R programming language · FTSRG/cheat-sheets Wiki Tutorials Data Camp Introduction to R class: -- theoretical explanation, simple codes, ideal for R beginners who would like to have a look at basics without installing Rswirl online interactive courses, covering topics like basic R programming, regression models, data collection and cleaning : Code School – Try R: tutorial: R cheat-sheets: -- recommended rather if you know exactly what you are looking for, otherwise it is waste of time Visualization Advanced topics R readability rules (at least, one version from the Berkeley): How to install packages on Linux Well nothing could be easier.

R: String metrics in 'stringdist' Description This page gives an overview of the string dissimilarity measures offered by stringdist. String Metrics String metrics are ways of quantifying the dissimilarity between two finite sequences, usually text strings. Over the years, many such measures have been developed. The terms 'string metrics' and 'string distance' are used more or less interchangibly in literature. The metric you need to choose for an application strongly depends on both the nature of the string (what does the string represent?) Currently, the following distance metrics are supported by stringdist. A short description of string metrics supported by stringdist See Van der Loo (2014) for an extensive description and references. The Hamming distance (method='hamming') counts the number of character substitutions that turns b into a. The Levenshtein distance (method='lv') counts the number of deletions, insertions and substitutions necessary to turn b into a. References See Also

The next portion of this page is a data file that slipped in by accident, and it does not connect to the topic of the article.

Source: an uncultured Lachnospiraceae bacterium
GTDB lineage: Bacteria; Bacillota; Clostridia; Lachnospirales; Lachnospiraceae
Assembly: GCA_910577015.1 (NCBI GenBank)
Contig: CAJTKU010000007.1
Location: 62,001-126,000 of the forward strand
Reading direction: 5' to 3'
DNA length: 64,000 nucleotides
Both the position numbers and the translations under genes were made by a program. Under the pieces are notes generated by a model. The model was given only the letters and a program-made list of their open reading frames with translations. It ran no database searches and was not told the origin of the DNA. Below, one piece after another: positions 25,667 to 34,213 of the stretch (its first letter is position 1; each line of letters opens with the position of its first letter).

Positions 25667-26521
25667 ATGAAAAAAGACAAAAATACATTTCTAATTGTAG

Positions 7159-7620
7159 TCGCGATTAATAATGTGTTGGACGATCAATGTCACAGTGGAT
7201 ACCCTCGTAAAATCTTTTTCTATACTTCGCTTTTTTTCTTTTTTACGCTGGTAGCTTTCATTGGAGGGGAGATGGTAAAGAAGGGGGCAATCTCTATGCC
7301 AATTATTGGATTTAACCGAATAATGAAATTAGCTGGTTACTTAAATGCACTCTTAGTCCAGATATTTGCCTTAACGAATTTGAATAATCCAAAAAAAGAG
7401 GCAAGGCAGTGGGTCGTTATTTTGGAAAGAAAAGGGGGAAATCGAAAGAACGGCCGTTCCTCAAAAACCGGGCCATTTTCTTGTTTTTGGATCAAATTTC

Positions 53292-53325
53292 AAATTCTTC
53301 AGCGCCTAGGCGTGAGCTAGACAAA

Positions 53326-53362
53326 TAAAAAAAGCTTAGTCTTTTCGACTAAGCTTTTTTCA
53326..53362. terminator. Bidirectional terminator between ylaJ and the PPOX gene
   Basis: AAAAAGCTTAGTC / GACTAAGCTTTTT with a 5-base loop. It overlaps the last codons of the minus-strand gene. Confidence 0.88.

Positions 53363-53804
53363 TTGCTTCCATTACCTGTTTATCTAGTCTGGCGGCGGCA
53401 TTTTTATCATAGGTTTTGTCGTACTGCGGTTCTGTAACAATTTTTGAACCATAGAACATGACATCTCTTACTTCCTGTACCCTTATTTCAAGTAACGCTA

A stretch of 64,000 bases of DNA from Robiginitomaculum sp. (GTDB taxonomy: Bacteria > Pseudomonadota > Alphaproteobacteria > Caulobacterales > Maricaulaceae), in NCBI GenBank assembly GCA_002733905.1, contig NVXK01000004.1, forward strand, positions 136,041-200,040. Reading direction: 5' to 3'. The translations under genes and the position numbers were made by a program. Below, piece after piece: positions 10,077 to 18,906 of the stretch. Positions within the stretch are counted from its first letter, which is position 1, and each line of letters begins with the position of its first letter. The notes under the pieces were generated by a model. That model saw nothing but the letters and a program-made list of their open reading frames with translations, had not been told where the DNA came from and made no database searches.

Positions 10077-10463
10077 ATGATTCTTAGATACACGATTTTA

Statistics, R, Graphics and Fun | Yihui Xie Beginner's guide to R: Introduction Computerworld - R is hot. Whether measured by more than 4,400 add-on packages, the 18,000+ members of LinkedIn's R group or the close to 80 R Meetup groups currently in existence, there can be little doubt that interest in the R statistics language, especially for data analysis, is soaring. Why R? Because it's a programmable environment that uses command-line scripting, you can store a series of complex data-analysis steps in R. That also makes it easier for others to validate research results and check your work for errors -- an issue that cropped up in the news recently after an Excel coding error was among several flaws found in an influential economics analysis report known as Reinhart/Rogoff. The error itself wasn't a surprise, blogs Christopher Gandrud, who earned a doctorate in quantitative research methodology from the London School of Economics. Sure, you can easily examine complex formulas on a spreadsheet. Indeed, the mantra of "Make sure your work is reproducible!"